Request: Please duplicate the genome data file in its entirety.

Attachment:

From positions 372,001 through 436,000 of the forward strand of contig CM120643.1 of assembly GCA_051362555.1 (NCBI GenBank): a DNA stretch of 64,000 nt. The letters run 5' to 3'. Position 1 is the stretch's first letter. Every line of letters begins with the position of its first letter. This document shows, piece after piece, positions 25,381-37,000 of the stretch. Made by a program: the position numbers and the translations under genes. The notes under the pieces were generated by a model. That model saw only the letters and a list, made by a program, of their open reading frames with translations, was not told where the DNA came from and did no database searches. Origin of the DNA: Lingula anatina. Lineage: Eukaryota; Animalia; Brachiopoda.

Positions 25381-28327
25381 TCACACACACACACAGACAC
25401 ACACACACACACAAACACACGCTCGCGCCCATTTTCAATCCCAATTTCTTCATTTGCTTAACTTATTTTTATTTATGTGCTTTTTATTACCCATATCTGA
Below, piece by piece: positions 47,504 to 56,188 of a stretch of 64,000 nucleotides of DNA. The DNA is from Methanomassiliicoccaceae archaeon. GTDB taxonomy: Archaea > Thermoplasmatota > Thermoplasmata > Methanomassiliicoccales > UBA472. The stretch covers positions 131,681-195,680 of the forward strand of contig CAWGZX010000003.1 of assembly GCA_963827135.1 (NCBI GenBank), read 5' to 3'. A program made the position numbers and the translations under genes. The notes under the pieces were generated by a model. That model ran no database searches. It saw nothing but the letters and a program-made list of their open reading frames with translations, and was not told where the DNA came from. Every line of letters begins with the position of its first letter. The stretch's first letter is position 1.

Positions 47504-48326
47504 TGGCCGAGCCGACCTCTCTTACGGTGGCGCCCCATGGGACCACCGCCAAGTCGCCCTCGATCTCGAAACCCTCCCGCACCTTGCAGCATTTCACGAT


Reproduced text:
From positions 372,001 through 436,000 of the forward strand of contig CM120643.1 of assembly GCA_051362555.1 (NCBI GenBank): a DNA stretch of 64,000 nt. The letters run 5' to 3'. Position 1 is the stretch's first letter. Every line of letters begins with the position of its first letter. This document shows, piece after piece, positions 25,381-37,000 of the stretch. Made by a program: the position numbers and the translations under genes. The notes under the pieces were generated by a model. That model saw only the letters and a list, made by a program, of their open reading frames with translations, was not told where the DNA came from and did no database searches. Origin of the DNA: Lingula anatina. Lineage: Eukaryota; Animalia; Brachiopoda.

Positions 25381-28327
25381 TCACACACACACACAGACAC
25401 ACACACACACACAAACACACGCTCGCGCCCATTTTCAATCCCAATTTCTTCATTTGCTTAACTTATTTTTATTTATGTGCTTTTTATTACCCATATCTGA
Below, piece by piece: positions 47,504 to 56,188 of a stretch of 64,000 nucleotides of DNA. The DNA is from Methanomassiliicoccaceae archaeon. GTDB taxonomy: Archaea > Thermoplasmatota > Thermoplasmata > Methanomassiliicoccales > UBA472. The stretch covers positions 131,681-195,680 of the forward strand of contig CAWGZX010000003.1 of assembly GCA_963827135.1 (NCBI GenBank), read 5' to 3'. A program made the position numbers and the translations under genes. The notes under the pieces were generated by a model. That model ran no database searches. It saw nothing but the letters and a program-made list of their open reading frames with translations, and was not told where the DNA came from. Every line of letters begins with the position of its first letter. The stretch's first letter is position 1.

Positions 47504-48326
47504 TGGCCGAGCCGACCTCTCTTACGGTGGCGCCCCATGGGACCACCGCCAAGTCGCCCTCGATCTCGAAACCCTCCCGCACCTTGCAGCATTTCACGAT